How To Work With Your Decision Fatigue

How To Work With Your Decision Fatigue.jpeg

I think the thing is with decision fatigue is that it is one of those things that people talk about quite a lot, but we do not implement it do we? We see these excellent blog posts and these inspirational people talking about all about streaming our lives and automating and outsourcing but how much of that do we then go away and use?

We think oh that is a good idea, but then we overload with the blog post or the resource telling us about this particular thing, and then we end up getting decision fatigue and actioning none of it. It’s ironic when you think about it. So in this blog post, here is what we are going to delve into:

-Why we should care about decision fatigue.
-How to minimise decisions.
-The process: Where to start (so that you do implement something).


Why should you care?


Why is decision fatigue something we should be conscious of? What we choose to do on a daily and consistent basis, is what creates our lives.
As the famous saying goes (there seems to be a lot of discussion over who really said it) “We are what we repeatedly do. Excellence, then, is not an act, but a habit.”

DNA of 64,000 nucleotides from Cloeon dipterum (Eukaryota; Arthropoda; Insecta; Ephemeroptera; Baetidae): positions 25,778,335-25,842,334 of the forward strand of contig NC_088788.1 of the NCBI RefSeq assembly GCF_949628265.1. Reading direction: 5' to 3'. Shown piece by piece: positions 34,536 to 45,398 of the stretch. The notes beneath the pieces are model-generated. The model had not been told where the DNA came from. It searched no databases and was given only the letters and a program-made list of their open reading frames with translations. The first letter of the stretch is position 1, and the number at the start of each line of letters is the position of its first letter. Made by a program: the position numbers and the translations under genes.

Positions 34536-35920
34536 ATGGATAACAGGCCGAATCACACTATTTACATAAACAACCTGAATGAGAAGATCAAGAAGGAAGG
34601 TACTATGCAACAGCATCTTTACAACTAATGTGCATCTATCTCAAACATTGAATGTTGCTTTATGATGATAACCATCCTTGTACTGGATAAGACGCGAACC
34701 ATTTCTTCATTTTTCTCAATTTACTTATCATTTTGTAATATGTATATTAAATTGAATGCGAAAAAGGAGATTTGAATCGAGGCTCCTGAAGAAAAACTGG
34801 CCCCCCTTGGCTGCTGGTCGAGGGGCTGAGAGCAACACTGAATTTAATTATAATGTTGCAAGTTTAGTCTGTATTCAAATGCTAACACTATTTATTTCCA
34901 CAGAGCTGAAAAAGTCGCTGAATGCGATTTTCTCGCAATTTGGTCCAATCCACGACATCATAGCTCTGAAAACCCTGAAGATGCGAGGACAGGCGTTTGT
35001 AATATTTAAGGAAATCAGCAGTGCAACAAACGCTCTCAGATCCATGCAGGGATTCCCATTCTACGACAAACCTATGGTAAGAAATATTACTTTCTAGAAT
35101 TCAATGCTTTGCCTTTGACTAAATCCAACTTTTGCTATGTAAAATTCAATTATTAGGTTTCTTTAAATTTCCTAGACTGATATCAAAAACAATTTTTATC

If we are habitually spending time on decisions that will, in the long term, have no bearing or positive effect, we are in that case, ill spending our minimal decision making energy levels. As the day goes on, the quality of our decision making decreases.


How To Minimise Decisions


I was thinking about this topic the other day when I (in a sleepy haze) turned my alarm off and woke up an hour after the time I wanted to get up. I was angry at myself for getting up late, wasting the day and thus putting myself back in my schedule.

But then I thought about decision fatigue. What if, I could still get everything I needed to get done, in the little time I had, by minimising the decisions and maximising my focus?

At this moment I made two firm decisions that I was going to stick to:

1. I was going to choose the idea that I was still going to get everything done. Although I had woke up late, I wasn’t going to let it set the tone for my day. I was going to choose to get it all done.
2. I was to write a list in order detailing the steps that I would make right up until being on track with my day. I was going to follow that flow, checking everything off and I was not to stray from the list. Now although I still had to make the decisions (sometimes you cannot reduce them completely) but what I could do is prevent any additional or variations of the choices. As soon as it was added to the list, that was what I was doing.  

So I wrote my list.
I put my phone aside, so that there would be no temptations to unlock the screen into another vortex of decision making.
And I actioned the first item on my list…

First I was going to make coffee and while that was boiling and brewing I was going to get stuck into the most significant task on my to-do list. Yes, that is right before I even showered or did anything else. This task was a juicy one, and I wanted to save my decision making energy levels for that.